Chamomile - Medicinal Uses, Interactions, Side Effects, Dosage

Author: Steve Mathew
A number of plants have 'chamomile' as part of their common name. For medicinal use, German chamomile (Matricaria recutita) is by far the most popular, but Roman chamomile (Chamaemelum nobile) is also used. These plants belong to the Asteraceae family. The flower heads are the primary plant parts used in herbal medicine.

Uses and Benefits:
German and Roman chamomile have been employed rnedicinally for centuries, dating back to Egyptian and Roman Gras. Chamomile is most often adopted as an anti-inflammatory, antispasmodic, and calming agent. It is used topically to treat inflammatory skin and mucous membrane disorders, or orally for minor colicky digestive problems and anxiety or nervousness. It is also extensively used as a beverage, food additive, and flavoring agent, and in cosmetic, bath, and hair products.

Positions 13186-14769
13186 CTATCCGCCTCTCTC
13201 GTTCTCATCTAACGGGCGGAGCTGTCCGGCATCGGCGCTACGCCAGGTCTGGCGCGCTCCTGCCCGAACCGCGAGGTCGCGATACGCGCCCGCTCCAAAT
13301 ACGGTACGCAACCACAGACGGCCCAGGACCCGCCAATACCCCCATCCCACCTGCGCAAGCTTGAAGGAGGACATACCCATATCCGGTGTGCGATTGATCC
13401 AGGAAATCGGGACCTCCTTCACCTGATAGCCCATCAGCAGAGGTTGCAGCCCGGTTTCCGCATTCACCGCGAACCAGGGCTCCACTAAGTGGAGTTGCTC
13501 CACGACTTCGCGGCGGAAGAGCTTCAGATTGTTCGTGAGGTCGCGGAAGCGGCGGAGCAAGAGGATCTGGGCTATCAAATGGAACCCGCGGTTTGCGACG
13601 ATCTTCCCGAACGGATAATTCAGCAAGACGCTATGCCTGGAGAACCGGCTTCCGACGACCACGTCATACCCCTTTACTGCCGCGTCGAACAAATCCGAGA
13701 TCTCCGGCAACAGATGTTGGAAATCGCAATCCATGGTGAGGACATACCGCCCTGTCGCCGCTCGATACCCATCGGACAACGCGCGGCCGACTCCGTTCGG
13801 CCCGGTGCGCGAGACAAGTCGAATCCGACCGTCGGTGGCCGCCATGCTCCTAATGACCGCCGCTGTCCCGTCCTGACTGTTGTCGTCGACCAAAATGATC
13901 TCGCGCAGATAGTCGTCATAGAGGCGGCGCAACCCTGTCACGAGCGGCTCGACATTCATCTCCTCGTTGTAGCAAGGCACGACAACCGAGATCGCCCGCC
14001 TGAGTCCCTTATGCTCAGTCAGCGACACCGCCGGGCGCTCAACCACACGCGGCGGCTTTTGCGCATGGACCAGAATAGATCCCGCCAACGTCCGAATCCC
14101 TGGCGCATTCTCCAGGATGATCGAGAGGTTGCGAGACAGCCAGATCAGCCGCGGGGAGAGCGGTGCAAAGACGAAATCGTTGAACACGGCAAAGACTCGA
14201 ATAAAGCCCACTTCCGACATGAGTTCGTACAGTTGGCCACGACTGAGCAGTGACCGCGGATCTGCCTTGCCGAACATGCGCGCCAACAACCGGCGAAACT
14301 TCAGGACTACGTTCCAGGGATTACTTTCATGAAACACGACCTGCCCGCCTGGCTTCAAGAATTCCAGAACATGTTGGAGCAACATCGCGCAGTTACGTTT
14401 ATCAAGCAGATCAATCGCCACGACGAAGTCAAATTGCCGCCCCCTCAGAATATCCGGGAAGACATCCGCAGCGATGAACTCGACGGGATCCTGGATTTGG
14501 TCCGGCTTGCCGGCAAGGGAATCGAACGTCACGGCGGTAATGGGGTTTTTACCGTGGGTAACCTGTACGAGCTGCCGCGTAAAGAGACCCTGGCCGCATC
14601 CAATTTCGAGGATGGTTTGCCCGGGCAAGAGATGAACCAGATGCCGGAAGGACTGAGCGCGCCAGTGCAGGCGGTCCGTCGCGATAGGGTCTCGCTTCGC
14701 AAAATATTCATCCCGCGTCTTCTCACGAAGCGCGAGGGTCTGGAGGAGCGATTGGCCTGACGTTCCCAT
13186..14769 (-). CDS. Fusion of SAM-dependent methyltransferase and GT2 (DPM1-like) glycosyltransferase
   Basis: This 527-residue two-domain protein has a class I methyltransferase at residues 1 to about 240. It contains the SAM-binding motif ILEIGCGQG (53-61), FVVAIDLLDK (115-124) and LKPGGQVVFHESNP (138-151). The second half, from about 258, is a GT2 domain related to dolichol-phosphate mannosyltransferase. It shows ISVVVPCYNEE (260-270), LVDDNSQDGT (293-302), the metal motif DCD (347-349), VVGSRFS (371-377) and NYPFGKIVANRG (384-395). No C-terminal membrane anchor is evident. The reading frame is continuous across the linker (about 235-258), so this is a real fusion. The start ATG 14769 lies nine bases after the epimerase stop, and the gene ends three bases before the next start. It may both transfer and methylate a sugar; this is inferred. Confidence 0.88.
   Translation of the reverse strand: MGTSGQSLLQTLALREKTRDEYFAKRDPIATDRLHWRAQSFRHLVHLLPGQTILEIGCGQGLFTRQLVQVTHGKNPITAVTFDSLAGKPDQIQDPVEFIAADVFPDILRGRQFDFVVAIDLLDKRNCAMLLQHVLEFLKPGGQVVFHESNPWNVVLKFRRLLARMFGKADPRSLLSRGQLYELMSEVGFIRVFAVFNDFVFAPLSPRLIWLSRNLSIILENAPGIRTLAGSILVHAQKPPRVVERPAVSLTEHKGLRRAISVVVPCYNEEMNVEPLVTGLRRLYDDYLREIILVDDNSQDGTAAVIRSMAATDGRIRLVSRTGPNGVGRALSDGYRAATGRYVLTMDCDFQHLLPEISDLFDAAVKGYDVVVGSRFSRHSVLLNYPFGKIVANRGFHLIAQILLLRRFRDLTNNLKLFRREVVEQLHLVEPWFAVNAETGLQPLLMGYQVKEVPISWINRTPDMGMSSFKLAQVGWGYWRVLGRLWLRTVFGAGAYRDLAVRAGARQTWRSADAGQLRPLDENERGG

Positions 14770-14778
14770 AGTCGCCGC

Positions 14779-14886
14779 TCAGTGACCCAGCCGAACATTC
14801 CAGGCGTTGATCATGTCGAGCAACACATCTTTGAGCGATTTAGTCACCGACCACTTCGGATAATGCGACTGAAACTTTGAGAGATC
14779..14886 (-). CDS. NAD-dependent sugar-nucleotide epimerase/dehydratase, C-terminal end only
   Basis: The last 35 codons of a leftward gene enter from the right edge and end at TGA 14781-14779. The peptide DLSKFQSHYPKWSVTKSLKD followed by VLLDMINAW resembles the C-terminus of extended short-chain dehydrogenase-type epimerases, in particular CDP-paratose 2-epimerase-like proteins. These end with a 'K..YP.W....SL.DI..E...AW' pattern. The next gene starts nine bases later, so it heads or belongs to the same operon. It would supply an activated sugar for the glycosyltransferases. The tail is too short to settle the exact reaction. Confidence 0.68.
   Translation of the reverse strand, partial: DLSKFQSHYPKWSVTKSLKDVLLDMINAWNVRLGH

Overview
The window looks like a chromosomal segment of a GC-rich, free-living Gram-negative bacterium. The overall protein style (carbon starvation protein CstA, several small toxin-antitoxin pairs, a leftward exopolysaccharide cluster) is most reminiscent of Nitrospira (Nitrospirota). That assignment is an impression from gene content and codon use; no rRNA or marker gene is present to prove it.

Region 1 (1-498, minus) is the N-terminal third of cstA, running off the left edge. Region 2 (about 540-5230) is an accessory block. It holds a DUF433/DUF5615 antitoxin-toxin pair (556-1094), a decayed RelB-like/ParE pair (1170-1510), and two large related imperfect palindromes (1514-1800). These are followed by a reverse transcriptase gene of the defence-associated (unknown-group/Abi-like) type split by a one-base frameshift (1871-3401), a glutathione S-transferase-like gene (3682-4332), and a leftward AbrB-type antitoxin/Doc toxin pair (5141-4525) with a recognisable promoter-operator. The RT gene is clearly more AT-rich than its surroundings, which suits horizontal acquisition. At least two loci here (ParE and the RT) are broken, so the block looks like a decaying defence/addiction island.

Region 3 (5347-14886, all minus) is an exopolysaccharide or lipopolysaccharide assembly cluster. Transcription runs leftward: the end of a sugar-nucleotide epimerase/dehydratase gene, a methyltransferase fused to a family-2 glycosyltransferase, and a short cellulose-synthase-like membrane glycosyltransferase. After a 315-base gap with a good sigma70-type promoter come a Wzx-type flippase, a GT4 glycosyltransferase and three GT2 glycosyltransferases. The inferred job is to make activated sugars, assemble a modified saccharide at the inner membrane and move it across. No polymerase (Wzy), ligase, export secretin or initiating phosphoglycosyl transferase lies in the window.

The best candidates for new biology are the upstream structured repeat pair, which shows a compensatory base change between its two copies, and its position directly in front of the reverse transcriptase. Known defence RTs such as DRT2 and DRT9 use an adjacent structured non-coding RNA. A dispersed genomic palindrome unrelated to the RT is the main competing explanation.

Constituents of chamomile considered to be most pharmacologically active include the terpenoids (e.g., alpha
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About the Author
Steve Mathew is a writer, who writes many great articles on herbal medicines and ayurvedic medicines for common ailments and diseases. Visit us for more information on herbal remediesand ayurvedic medicines.

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